Research Article: Learning curve for laparoscopic Heller myotomy and Dor fundoplication for achalasia

Date Published: July 7, 2017

Publisher: Public Library of Science

Author(s): Fumiaki Yano, Nobuo Omura, Kazuto Tsuboi, Masato Hoshino, Seryung Yamamoto, Shunsuke Akimoto, Takahiro Masuda, Hideyuki Kashiwagi, Katsuhiko Yanaga, Satoshi Inoue.


Although laparoscopic Heller myotomy and Dor fundoplication (LHD) is widely performed to address achalasia, little is known about the learning curve for this technique. We assessed the learning curve for performing LHD.

Of the 514 cases with LHD performed between August 1994 and March 2016, the surgical outcomes of 463 cases were evaluated after excluding 50 cases with reduced port surgery and one case with the simultaneous performance of laparoscopic distal partial gastrectomy. A receiver operating characteristic (ROC) curve analysis was used to identify the cut-off value for the number of surgical experiences necessary to become proficient with LHD, which was defined as the completion of the learning curve.

We defined the completion of the learning curve when the following 3 conditions were satisfied. 1) The operation time was less than 165 minutes. 2) There was no blood loss. 3) There was no intraoperative complication. In order to establish the appropriate number of surgical experiences required to complete the learning curve, the cut-off value was evaluated by using a ROC curve (AUC 0.717, p < 0.001). Finally, we identified the cut-off value as 16 surgical cases (sensitivity 0.706, specificity 0.646). Learning curve seems to complete after performing 16 cases.

Partial Text

Laparoscopic surgery is less invasive than open abdominal surgery, and has come into broad use because it is excellent from the viewpoint of cosmetic results [1]. Additionally, in deep tissue regions such as the esophageal hiatus, mediastinum, and pelvis, laparoscopy can provide superior visibility compared with the naked eyes [2]. However, one disadvantage is that tactile sensation is minimized thorough instruments. In spite of reports of serious complications and patient death [3, 4], laparoscopic surgery continue to increase each year. The Endoscopic Surgical Skill Qualification System was established in Japan to promote safer and more appropriate laparoscopic operations [5]. Becoming certified as a qualified surgeon is a major goal for today’s gastrointestinal surgeons in Japan.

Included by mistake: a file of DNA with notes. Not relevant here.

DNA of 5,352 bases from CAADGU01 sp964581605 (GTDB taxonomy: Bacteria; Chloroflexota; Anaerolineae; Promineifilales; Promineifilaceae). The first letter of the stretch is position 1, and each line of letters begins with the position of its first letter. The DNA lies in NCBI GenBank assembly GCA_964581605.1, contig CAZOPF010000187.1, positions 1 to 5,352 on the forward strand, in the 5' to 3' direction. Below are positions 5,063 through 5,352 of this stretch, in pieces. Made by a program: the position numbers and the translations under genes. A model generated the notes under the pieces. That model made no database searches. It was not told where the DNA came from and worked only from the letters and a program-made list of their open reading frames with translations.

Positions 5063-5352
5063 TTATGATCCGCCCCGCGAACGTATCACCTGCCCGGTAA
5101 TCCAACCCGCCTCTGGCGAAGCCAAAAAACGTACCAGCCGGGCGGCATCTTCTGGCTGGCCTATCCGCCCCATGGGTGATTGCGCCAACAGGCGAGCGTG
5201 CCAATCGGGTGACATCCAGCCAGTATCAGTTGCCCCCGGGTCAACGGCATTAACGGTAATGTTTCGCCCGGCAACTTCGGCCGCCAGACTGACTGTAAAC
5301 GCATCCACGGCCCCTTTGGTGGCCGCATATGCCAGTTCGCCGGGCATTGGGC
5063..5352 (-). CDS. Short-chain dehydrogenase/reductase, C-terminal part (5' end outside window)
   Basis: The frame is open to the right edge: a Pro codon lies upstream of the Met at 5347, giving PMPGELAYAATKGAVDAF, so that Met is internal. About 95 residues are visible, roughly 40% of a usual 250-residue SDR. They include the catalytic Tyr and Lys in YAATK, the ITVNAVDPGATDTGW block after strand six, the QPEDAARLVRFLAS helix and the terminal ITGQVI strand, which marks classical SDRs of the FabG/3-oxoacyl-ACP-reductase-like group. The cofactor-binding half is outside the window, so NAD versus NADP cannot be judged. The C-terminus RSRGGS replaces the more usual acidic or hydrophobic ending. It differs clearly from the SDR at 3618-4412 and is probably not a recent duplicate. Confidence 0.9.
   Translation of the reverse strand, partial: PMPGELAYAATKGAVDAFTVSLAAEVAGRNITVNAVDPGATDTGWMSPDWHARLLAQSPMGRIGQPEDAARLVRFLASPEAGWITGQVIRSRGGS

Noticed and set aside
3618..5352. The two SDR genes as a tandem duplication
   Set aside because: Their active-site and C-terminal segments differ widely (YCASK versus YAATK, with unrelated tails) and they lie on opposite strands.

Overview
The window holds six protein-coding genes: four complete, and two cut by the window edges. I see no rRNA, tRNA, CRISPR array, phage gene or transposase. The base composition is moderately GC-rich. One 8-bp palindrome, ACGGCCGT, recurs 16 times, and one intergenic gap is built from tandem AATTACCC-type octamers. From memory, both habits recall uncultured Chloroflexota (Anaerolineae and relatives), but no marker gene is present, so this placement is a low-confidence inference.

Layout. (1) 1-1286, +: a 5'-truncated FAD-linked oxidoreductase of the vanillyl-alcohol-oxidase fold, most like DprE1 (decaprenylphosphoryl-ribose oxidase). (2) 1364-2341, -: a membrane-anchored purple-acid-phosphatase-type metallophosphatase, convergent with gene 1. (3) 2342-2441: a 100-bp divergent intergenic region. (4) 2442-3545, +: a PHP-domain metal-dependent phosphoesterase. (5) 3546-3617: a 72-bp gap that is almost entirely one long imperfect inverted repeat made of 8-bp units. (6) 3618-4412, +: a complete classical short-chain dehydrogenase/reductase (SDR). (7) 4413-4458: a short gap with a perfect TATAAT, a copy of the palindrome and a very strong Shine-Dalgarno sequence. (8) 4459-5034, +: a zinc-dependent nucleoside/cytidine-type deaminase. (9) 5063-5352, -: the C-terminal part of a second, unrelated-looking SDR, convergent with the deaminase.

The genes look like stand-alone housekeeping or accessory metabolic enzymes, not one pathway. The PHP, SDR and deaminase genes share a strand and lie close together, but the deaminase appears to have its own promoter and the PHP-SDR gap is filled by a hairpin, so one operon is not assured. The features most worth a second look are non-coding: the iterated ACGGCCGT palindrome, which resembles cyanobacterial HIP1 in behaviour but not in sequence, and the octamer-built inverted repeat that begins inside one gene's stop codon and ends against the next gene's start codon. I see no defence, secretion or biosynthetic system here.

All statistical analyses were performed using SPSS version (Armonk, NY, USA). Medians with interquartile ranges (IQR) are expressed for continuous variables. Chi-square test was used to compare categorical variables. Mann-Whitney’s U test were used to compare continuous variables. A ROC curve analysis was used to identify the cut-off value of the surgical experience number which was defined as the completion of the learning curve. Relationships between operation time, amount of blood loss, intraoperative complications, postoperative reflux esophagitis, and satisfaction scores, as reflected in questionnaire responses, were assessed using a Spearman’s rank correlation test. The level of significance was set at a p value <0.05. There have been reports pertaining to learning curves in various types of laparoscopic surgery, such as laparoscopic distal pancreatectomy and laparoscopic partial nephrectomy. Ricci et al. [18] examined 32 cases involving laparoscopic distal pancreatectomy performed by a single surgeon (pancreatic surgeon), with the primary endpoint being operation time and the secondary endpoint being the conversion to laparotomy, rate of complication, mortality rate, postoperative hospital stay, and number of unscheduled splenectomies. The ROC curve is used as a statistical method to calculate the cut-off value for the learning curve, as was conducted in the current study. The results indicated that conversion to laparotomy, incidence of complications, mortality rate, and postoperative hospital stay did not affect the surgeons’ ability to overcome the learning curve, and unscheduled splenectomies were performed relatively earlier than the completion of the learning curve. Based on these observations, the cut-off value was concluded to be approximately 17 surgical cases. However, Osaka et al. [19] evaluated 63 laparoscopic partial nephrectomies performed by one surgeon to address clinical T1a renal masses. To assess the results of surgery, predictive factors for achieving the designated performance targets were evaluated using three parameters: ischemia time of 25 minutes or less, negative margin, and no intraoperative complications. These 3 targets were met in 39 of 63 cases. Tumor size and the distance from the urinary tract were correlated with achievement of the 3 targets. Moreover, if separated by a learning curve of 30 cases, they concluded that the size of the tumor and the learning curve of the operator were predictors for achieving the 3 targets because the difference upon achievement of the targets was significant. Through this study, we estimated the learning curve of laparoscopic Heller myotomy and Dor fundoplication for achalasia can be plateaued by performing 16 cases.   Source:


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